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Hopes for Michael O'Neill's Euro farewell dashed as coronavirus disrupts UEFA's plans


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Michael O'Neill's Northern Ireland journey looks to be over

Michael O'Neill's Northern Ireland journey looks to be over

PA

Michael O'Neill's Northern Ireland journey looks to be over

Breaking up from a long term relationship is never easy. When it's abrupt, the emotions are stronger.

Irish FA chiefs will be hurting and emotional this morning.

They knew the moment was coming this year, possibly even at the end of this month. But they'd been putting off the inevitable in their minds.

Since Michael O'Neill agreed a deal to join Stoke City as manager last November and then managed to persuade his new employers to let him boss Northern Ireland during the Euro 2020 play-offs, the IFA were hoping to prolong the love affair by reaching the finals in the summer.

Surely Stoke, with Championship safety confirmed, wouldn't deny O'Neill the chance to finish his Northern Ireland tenure on an almighty high in his second successive European finals?

Yet the deadly coronavirus is putting paid to all those plans.

Following FIFA's recommendation on Friday night that all international matches in March and April be postponed and that clubs shouldn't feel compelled to release their players, UEFA, when they host a video conference with every Association president and general secretary on Tuesday lunchtime, are set to oblige by calling off Northern Ireland's Euro 2020 play-off against Bosnia and Herzegovina on March 26, along with the Republic's clash with Slovakia on the same evening.

With medical chiefs insisting there is no sign of the Covid-19 abating by June and with leagues around Europe, including in England, determined to finish their schedule, international football looks set to take a hit, so Northern Ireland will not be permitted to play in early summer.

The Euro 2020 finals is likely to become the 2021 finals. UEFA may determine that on Tuesday.

For O'Neill, that will signal the end of his Northern Ireland journey.

UEFA may continue with the Nations League games in the autumn, provided the virus has been eradicated, or indeed put all the focus on club football.

This will then leave the play-offs to be determined next March during the international window.

O'Neill managing Northern Ireland during the Nations League games in September, October and November is simply not an option. Nor would he even contemplate it - despite having a huge amount of confidence in his own ability.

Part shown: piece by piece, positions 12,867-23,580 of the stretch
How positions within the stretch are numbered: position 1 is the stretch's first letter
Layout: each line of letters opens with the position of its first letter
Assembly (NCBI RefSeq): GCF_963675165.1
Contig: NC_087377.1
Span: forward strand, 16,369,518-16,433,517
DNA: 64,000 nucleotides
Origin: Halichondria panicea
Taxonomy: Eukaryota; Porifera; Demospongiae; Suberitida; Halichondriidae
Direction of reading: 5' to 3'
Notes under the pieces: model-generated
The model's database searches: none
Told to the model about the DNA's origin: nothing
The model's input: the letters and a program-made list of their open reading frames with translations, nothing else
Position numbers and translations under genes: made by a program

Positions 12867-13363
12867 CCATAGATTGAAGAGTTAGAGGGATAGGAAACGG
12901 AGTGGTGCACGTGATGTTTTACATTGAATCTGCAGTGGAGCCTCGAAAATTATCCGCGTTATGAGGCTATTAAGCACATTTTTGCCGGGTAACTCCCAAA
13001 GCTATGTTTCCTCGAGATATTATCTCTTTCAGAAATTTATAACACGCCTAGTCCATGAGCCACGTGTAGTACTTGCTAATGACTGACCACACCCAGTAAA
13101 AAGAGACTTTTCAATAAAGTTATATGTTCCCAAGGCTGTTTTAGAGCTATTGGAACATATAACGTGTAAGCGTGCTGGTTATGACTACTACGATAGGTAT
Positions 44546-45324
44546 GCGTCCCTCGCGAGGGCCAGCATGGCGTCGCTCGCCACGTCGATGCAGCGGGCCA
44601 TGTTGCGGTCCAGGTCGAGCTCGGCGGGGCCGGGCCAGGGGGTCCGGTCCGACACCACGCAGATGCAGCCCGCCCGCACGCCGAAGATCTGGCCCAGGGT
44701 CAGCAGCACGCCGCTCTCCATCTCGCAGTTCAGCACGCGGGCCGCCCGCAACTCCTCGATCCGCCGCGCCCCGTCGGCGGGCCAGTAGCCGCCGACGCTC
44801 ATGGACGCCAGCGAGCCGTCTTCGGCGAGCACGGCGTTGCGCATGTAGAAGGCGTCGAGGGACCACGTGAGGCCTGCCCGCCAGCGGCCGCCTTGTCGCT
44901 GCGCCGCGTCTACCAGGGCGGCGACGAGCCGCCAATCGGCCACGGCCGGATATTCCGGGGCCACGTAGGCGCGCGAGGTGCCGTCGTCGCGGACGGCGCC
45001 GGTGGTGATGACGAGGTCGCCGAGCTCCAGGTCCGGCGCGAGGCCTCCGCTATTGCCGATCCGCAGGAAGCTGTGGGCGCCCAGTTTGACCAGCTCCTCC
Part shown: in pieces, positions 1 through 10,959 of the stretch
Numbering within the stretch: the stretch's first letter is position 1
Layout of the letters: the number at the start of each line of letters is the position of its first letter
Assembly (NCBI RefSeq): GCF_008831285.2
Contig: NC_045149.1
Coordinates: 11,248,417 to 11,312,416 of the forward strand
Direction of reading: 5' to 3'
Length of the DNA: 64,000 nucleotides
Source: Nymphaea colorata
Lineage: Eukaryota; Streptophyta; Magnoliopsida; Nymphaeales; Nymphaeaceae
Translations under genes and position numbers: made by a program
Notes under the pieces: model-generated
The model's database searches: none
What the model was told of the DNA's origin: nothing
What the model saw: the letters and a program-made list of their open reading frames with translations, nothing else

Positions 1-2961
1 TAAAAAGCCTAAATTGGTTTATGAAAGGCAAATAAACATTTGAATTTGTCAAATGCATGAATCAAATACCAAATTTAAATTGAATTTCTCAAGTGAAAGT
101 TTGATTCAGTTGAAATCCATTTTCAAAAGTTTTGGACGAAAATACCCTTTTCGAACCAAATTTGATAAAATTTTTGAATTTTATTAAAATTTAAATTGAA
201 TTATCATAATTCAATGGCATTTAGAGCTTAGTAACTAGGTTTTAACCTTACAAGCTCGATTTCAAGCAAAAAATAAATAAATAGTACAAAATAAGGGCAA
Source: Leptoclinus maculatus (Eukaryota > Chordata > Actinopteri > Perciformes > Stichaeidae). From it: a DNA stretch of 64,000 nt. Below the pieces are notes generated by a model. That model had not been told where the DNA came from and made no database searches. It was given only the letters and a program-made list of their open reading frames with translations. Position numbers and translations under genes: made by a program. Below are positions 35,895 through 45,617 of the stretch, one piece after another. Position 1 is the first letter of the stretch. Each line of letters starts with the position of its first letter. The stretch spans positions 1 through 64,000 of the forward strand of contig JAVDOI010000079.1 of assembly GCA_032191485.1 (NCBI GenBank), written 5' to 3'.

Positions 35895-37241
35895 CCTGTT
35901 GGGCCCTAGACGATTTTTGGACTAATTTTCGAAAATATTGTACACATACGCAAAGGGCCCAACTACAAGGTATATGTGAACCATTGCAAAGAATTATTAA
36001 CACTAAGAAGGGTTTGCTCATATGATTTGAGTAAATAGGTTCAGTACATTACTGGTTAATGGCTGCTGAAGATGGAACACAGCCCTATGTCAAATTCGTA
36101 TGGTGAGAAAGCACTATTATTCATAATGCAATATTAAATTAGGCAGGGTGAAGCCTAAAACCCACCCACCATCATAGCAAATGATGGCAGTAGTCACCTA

The Ballymena man has openly admitted that in the last three months, he has had very little to do with the international set-up, instead allowing his under-21 boss Ian Baraclough to do all the scouting, analysis and preparation for Bosnia.

The Irish FA, of course, could bring in a caretaker manager for the Nations League and then bring O'Neill back for the Euro play-offs next March, but no respected manager worth their salt would allow that to happen and with O'Neill having been away from the international squad for well over a year by then, even he would ascertain that he wouldn't be the best man for the job.

Therefore, those in power at Windsor Park will have to say their premature farewells to O'Neill and bring forward their recruitment plans to find a successor.

Baraclough, Stephen Robinson and Jim Magilton are all in the frame, while if Grant McCann is dismissed by Hull City, does he suddenly become the favourite?

O'Neill, after all he achieved with Northern Ireland during the last eight years, deserved to finish with a memorable occasion.

Instead, his last match in charge will be the dead rubber in Frankfurt last November, when a depleted Northern Ireland side were thrashed 6-1 by resurgent Germany.

But that game will always be an unfair reflection on his Northern Ireland team.

Northern Ireland, without Jonny Evans and Stuart Dallas, were out of the running for automatic qualification and O'Neill's thoughts had already moved on to Stoke's game that weekend against Wigan.

He and his Northern Ireland side ran Germany and the Netherlands so close for automatic qualification during the last campaign.

The Dutch in particular, despite their array of talent at Ronald Koeman's disposal, found Northern Ireland a formidable force. They knew they were fortunate to come away with a late 3-1 win Rotterdam and then with Steven Davis missing a penalty in Belfast, the Oranje were relieved to draw the Windsor Park encounter.

O'Neill completely revolutionised the Irish FA international set-up and for that, Northern Ireland should be eternally grateful.

Last November, after the draw with the Netherlands at Windsor Park, there was an iconic image of O'Neill leaving the pitch with skipper Steven Davis, arm-in-arm.

O'Neill admitted, after all Davis and him had achieved together, he wanted it to be the Cullybackey man who he exited the Northern Ireland stage with.

Sadly for Northern Ireland fans and concerned Irish FA chiefs, the encore has now been cancelled.

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